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    I’m confused. What’s the point of this RFC? Isn’t it just referencing the JSON RFC in almost every section? What makes I-JSON different than regular JSON, apart from the recommendation of storing timestamps in ISO 8601 format?

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      Also important is the requirement that order of keys in objects be ignored. I’ve had to use a few JSON APIs where order is significant, and they’re a royal pain to deal with in languages/libraries that convert JSON objects to hash-table-based collections, such as NSJSONSerialization in Objective-C and Swift.

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        It disallows repeated keys in objects, which is otherwise allowed in both the JSON RFC and ECMA-404.

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          Some other subsets require the values of key: value pairs to have the same “type/shape”. I note I-JSON provides no such restriction.

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          Why are you confused, it’s explained clearly in section 1 and 2. e.g., all strings are invalid UTF-8 right, when sending numbers, one shouldn’t expect very high precision and encode them as string if necessary

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          This is from 2015 so I guess there wasn’t a lot of uptake?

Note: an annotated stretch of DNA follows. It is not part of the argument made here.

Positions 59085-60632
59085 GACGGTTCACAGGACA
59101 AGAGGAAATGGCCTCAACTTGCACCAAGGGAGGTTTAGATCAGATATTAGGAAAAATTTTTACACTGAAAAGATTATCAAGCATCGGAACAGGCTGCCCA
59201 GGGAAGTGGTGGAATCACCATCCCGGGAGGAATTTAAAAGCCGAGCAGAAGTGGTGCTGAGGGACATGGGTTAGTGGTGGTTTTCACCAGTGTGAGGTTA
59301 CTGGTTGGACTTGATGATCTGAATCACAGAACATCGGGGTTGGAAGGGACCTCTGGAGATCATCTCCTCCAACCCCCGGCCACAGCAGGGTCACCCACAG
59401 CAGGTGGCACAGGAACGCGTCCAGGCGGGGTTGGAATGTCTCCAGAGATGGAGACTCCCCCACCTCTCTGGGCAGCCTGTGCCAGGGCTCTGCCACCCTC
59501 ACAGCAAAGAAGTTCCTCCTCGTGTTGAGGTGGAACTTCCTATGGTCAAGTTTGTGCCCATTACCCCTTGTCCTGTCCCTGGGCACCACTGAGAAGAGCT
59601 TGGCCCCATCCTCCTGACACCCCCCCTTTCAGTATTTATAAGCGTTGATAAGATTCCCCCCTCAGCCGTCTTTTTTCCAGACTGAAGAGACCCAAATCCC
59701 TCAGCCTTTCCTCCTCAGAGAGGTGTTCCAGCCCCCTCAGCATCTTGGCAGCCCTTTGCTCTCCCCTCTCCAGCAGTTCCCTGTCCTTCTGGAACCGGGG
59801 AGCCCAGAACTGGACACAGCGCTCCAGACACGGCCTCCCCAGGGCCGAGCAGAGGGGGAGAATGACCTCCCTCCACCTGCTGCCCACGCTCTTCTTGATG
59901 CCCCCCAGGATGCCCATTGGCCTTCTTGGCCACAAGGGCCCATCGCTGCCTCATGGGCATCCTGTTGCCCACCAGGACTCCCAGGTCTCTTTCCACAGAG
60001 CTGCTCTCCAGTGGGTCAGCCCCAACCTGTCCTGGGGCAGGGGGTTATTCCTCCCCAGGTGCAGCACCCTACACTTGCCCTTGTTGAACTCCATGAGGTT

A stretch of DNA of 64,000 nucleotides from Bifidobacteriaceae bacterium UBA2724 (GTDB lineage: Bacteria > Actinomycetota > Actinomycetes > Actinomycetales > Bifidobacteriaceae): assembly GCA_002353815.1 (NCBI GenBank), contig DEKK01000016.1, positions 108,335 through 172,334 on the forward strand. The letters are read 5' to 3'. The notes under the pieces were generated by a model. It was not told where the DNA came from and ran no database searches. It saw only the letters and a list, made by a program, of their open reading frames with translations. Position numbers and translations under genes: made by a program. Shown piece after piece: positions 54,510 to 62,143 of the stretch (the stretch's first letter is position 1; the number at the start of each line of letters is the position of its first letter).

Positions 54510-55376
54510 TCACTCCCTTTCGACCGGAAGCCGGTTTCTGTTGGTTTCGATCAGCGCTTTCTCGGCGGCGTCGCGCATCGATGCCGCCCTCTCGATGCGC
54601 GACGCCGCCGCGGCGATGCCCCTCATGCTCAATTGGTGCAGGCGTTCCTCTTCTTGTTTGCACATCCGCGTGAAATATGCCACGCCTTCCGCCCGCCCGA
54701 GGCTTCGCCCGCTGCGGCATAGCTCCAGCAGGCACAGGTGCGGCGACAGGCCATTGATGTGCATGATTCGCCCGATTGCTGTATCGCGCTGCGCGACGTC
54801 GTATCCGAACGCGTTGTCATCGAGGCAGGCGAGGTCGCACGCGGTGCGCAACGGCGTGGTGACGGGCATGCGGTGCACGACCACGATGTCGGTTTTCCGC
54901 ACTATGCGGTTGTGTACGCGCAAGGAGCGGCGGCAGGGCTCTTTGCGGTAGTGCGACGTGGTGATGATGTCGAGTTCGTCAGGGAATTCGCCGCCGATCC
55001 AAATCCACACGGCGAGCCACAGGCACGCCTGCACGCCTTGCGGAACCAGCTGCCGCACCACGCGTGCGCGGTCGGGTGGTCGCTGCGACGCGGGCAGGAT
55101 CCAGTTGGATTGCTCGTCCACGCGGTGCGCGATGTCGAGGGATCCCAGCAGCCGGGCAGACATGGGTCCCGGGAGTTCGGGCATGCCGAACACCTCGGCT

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            Loads of stuff was using a restricted subset of JSON similar to this from the very beginning. I’d bet most JSON APIs use exclusively UTF-8, no invalid unicode, no duplicate keys, make sure to use strings for numbers which may not be representable in 64-bit floats, send binary data as base64-encoded strings, follow the must-ignore policy, etc. It’s just nice to have this stuff standardized, so that people can validate that their JSON parsers accept everything in I-JSON and protocol designers can ensure that they only output I-JSON.

            I’d bet that if we analyzed all JSON web traffic, we’d find that a huge amount of it follows I-JSON (though probably mostly unintentionally).

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              given that all valid i-json is valid json, you’ll might never know :-)

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              The “I” is for “lowest common denominator “.

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                Amazon Ion is very well thought out, and very related. https://amzn.github.io/ion-docs/

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                  I agree, but it’s a superset of JSON, where I-JSON is a subset. Different use cases, I think.